The Park is known for its highly unpredictable weather. The climate conditions in the Park can pass through four distinct seasons in one day.
Winters are cold with an average high of 41°F and a low of 27°F, and the temperature averages around 55°F during the summer months.
March and April bring the most precipitation and Torres del Paine’s legendary winds that can reach up to 110 mph.
Make sure to check out the current weather conditions before planning a visit.
Entry Fee & Passes
The entrance fee of this Park is different for national and foreign tourists. For foreign adults, the entry fee is CLP 25.000 per day, CLP 12.500 for teens, and CLP 25.000 for seniors.
The entry fee for National adult tourists is CLP 7.300 per day, CLP 3.500 for teens, while children and senior citizens are eligible for a free pass.
Both National and foreign tourists can also buy a 3-day pass for CLP 35.000.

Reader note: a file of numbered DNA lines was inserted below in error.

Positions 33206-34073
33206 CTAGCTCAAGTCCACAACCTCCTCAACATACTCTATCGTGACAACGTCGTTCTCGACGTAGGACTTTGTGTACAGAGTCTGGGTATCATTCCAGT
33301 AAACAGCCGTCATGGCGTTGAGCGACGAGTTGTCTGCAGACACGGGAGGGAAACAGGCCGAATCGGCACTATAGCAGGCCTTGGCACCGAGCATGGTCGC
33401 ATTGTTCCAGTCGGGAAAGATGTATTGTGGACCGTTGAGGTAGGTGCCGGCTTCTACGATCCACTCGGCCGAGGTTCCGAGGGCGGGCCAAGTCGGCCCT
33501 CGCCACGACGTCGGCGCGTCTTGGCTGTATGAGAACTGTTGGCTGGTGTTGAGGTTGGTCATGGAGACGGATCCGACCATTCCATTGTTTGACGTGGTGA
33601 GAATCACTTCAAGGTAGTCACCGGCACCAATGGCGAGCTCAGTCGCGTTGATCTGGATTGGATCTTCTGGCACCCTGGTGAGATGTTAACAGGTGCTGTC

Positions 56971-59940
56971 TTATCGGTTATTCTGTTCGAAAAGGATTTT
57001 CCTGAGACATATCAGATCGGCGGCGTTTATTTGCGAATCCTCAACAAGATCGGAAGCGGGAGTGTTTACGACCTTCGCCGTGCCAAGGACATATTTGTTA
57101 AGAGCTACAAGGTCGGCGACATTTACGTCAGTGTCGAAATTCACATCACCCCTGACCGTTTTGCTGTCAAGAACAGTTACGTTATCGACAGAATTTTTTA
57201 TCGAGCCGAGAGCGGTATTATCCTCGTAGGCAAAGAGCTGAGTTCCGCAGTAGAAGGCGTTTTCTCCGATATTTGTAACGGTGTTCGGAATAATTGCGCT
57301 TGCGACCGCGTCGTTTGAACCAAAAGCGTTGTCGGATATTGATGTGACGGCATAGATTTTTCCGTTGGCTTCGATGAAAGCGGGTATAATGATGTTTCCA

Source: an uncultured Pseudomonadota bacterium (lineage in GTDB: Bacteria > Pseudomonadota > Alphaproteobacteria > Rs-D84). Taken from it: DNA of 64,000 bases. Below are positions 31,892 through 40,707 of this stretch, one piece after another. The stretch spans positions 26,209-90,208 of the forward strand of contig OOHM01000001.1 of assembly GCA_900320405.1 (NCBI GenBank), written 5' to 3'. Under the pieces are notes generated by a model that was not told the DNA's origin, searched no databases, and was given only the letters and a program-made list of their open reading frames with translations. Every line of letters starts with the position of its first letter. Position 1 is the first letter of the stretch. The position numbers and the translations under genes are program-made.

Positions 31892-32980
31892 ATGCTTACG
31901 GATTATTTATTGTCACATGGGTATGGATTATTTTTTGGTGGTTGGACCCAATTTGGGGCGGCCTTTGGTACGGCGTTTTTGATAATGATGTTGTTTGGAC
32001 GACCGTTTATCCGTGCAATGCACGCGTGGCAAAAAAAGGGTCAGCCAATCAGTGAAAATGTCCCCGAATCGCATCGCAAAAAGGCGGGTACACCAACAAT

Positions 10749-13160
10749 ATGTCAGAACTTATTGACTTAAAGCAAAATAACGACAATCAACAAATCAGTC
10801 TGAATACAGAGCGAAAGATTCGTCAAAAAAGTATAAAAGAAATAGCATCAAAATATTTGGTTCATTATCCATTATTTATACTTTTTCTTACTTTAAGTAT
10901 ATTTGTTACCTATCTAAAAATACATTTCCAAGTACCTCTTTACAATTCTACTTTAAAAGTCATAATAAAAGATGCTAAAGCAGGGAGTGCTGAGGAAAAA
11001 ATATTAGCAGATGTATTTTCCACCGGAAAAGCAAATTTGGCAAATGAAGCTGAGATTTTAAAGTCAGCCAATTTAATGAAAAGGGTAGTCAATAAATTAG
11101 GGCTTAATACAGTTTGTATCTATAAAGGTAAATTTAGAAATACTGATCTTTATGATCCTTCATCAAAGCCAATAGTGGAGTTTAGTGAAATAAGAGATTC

The entrance tickets at the Park or through CONAF Online at least one day before visiting the Park.
Note: The park doesn’t accept other currencies or credit cards, and you can pay the entry fee in Chilean Pesos.
Checklist For Packing List
If you’re wondering what to pack for your first trip to this Park. Here’s a checklist of the must-need items you should pack:
- Waterproof Backpack
- Warm layers of clothing
- Rain jacket
- Sturdy waterproof hiking shoes
- Walking sticks (highly recommended)
- Sunscreen & hat
- Sleeping bag
- Mosquito repellent
- First-aid kit
How many days should I Spend in Torres del Paine National Park?
Though one full day is enough to see all the main attractions of the Park, we’d recommend spending at least 1-2 days if you want to experience hiking and camping.
Is Torres del Paine National Park worth a visit?
Visiting the Torres del Paine National Park is a once-in-a-lifetime experience that will leave you with unforgettable memories. The incredible landscape, scenic beauty, and plenty of wildlife make it worth seeing at least once in your life.
Can I hike the Torres del Paine National Park on my own?
If you’re tight on a budget or looking to move at your own pace, taking photos and stopping to admire views, then self-guided hiking would b great for you. However, you’ll have to be extra careful and stick to the trails.